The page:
Fire Pit Cooking Tips
Pit Cooking Tips - How to cook with
Fire pit cooking is on of the oldest forms of cooking human being has encountered. It is
still one of the great way to enjoy time is fire pit cooking- especially in the summer. In the summer camping or
gossiping with the gang at the backyards, fire pit cooking is an adventure and mouth watering treats at the same
time. For the fire pit cooking lover, here are some useful tips.
1. Put a balance between the hole and turkey: How big the hole would be, would depend on the item on the menu!
The bigger the turkey, chicken or beef stake is- the bigger the whole would be.
Still, as common instance, holes are good when they are a foot larger in all
directions. For instance, if the item to be cooked is 4 by 2 feet roughly, then the pit hole needs to be
around 6 by 4 feet.
Standard depth for fire pit is 3 feet. The hole should be about three feet deep. How big or intense the fire
will grow will depend on the pit’s depth.
2. Pick the right brick/stone size while pit lining: Usually, stones of bricks are used to line the pit. This helps
preserve the heat while the food is being cooked. Stones, as big as human head are best for this. But there is one
word of caution here- do not use the stones that have been under salt water. So avoid ocean stones. Like this,
geologic stones (i.e. those which are million years old) better be avoided. The reason for this caution with this
stone is- they have a tendency to crack or even explode when exposed to fire or heat. For those who often cook in
fire pits, it is better to have a permanent solution with bricks.
3. Prepare the coals in advance: For fire pit cooking a great deal of coals are needed. What typical campers or
cookers do is- filling the whole with logs and cooking the food until the logs burn to coals. But this is time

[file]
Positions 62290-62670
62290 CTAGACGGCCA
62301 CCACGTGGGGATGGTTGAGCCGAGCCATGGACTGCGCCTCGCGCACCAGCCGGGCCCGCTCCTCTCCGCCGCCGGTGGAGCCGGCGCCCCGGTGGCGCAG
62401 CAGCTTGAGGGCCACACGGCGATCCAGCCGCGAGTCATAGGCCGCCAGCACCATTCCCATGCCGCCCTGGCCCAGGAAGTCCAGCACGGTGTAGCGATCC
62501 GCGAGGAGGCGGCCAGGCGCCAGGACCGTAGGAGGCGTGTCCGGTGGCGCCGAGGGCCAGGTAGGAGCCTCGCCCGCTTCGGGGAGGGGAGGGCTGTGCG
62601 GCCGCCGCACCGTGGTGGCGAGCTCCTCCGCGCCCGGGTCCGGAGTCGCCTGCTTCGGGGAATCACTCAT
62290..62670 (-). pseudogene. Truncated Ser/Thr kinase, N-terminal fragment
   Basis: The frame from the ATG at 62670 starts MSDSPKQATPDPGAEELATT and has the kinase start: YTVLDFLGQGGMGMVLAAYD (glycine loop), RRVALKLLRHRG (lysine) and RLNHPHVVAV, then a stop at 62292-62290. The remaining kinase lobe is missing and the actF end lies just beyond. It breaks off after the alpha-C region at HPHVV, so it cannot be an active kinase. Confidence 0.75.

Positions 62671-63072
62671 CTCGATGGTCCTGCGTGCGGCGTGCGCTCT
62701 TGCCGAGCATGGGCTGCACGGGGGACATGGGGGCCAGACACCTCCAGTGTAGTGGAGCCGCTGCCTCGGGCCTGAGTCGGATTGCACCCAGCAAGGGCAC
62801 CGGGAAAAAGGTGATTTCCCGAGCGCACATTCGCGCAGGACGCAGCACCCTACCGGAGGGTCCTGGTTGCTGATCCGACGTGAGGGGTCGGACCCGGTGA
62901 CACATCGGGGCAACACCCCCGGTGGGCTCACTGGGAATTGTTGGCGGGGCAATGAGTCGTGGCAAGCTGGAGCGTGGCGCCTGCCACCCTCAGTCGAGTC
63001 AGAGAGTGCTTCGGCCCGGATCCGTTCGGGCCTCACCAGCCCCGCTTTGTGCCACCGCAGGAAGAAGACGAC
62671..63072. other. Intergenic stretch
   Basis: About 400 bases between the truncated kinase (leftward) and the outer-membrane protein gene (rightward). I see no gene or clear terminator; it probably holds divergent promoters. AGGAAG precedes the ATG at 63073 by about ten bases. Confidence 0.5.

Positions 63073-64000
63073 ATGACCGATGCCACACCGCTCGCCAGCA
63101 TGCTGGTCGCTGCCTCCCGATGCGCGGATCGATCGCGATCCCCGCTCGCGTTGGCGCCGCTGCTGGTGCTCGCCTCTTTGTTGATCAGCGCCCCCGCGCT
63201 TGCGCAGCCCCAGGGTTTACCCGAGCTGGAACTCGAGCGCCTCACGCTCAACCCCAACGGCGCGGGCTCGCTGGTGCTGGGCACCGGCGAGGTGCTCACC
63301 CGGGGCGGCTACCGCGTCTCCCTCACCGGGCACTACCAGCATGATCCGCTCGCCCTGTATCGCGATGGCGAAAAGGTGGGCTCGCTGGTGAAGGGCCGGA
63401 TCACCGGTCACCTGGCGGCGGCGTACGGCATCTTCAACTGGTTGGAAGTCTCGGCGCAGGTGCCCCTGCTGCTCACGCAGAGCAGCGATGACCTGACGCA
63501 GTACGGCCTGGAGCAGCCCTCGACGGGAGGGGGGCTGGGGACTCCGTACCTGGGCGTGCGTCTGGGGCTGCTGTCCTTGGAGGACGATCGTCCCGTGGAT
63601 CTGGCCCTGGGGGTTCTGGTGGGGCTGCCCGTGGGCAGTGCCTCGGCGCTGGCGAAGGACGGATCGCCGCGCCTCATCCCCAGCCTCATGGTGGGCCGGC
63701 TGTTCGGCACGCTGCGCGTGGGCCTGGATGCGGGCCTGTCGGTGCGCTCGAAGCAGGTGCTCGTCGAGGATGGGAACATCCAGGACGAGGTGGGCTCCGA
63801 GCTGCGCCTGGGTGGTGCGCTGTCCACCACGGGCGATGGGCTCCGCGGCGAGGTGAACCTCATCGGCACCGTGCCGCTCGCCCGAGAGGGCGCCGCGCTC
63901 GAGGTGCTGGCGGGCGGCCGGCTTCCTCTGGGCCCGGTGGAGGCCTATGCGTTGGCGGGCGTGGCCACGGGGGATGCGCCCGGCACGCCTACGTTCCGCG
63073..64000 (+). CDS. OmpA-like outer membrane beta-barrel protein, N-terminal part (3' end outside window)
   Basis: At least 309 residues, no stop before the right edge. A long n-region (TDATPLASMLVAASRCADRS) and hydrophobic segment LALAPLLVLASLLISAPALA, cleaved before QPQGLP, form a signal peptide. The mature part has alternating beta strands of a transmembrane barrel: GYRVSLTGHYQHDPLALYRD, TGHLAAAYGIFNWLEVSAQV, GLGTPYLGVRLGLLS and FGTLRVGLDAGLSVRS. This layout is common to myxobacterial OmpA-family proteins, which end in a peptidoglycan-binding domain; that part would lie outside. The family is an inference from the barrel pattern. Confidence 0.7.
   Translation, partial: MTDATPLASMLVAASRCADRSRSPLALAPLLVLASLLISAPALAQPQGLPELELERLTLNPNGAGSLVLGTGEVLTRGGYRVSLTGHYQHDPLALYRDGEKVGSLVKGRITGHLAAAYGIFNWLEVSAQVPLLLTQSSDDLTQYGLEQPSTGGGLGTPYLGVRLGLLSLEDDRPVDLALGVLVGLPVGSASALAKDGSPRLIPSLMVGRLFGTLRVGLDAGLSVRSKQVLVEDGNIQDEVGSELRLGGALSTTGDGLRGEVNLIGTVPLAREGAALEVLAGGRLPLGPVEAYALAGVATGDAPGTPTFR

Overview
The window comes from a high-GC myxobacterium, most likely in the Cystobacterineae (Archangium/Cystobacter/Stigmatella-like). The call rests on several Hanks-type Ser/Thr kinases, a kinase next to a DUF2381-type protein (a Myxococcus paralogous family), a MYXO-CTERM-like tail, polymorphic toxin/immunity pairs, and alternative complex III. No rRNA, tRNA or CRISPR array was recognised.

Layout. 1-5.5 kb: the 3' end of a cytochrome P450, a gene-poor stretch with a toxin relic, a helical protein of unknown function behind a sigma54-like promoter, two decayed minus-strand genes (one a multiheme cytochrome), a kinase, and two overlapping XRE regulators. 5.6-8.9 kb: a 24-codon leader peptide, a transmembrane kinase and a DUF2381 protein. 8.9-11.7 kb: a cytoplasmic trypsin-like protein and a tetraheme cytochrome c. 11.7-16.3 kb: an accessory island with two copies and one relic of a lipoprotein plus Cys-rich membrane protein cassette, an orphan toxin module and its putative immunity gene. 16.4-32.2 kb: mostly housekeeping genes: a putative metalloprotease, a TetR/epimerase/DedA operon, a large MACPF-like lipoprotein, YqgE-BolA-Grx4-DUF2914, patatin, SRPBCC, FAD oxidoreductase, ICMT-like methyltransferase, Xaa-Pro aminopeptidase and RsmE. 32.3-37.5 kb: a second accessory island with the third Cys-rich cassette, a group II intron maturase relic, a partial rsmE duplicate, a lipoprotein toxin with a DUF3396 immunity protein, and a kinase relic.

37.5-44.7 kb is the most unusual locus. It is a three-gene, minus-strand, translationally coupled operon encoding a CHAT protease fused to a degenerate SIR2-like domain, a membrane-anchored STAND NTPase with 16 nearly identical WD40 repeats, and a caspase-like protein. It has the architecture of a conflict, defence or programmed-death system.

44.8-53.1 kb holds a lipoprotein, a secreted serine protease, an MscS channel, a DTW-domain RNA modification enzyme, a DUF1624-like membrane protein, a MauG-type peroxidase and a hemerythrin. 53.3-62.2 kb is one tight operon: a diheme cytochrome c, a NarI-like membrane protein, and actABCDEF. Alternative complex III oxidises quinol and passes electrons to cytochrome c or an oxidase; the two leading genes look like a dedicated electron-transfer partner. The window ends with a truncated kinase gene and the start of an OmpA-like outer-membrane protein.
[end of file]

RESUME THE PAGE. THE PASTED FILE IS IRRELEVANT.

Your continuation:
consuming. So other people prefer to use charcoals. But the truth is- you can always do with cheaper solutions. A
one foot deep hole full of coals is just fine and enough for the real cooking.
"The banana leaves or other forms of leaves were very
effective in protecting the package from fire or moisture"
4. Wrap the treat in a secure package: A basic thing to remember here is- the food has to be flavored in the
first place and only after that comes the issue of wrapping it. There is a common belief that bigger rocks are to
be kept adjacent to the animal’s body- especially when they are large one. But this hardly has any implications.
The bottom line here is- making the treat secured. To do this, it must be wrapped tight. The use of chicken wire is
popular on this regard.
In the past, banana leaves were used for this. The banana leaves or other forms of leaves were very
effective in protecting the package from fire or moisture. During recent years, the use of burlap bags are mass, as
they are intended to create the damp surface. Here aluminum foils are used to insulate the meat from coal. These
are all discussed for building a better insight for the cooker. Whatever measure the cooker takes, it must be made
sure that the meat is seasoned and well prepared.
5. Load and cook: The task in hand now is simple- loading meat in the pit. Here, one important task in hand is
to cover it up.
The idea here is scientific (the discovery was not meant to be scientific though)- this helps to make the burlap
insulate from burning by making the fire lack oxygen.
The coal stays heated for over 48 hours- though there would be no fire at all. As cooking goes on, the
vegetarian can add loads of green in the same process the meat was. Cooking can take 12 to 18 hours. So
fire pit cooking will need patient eaters!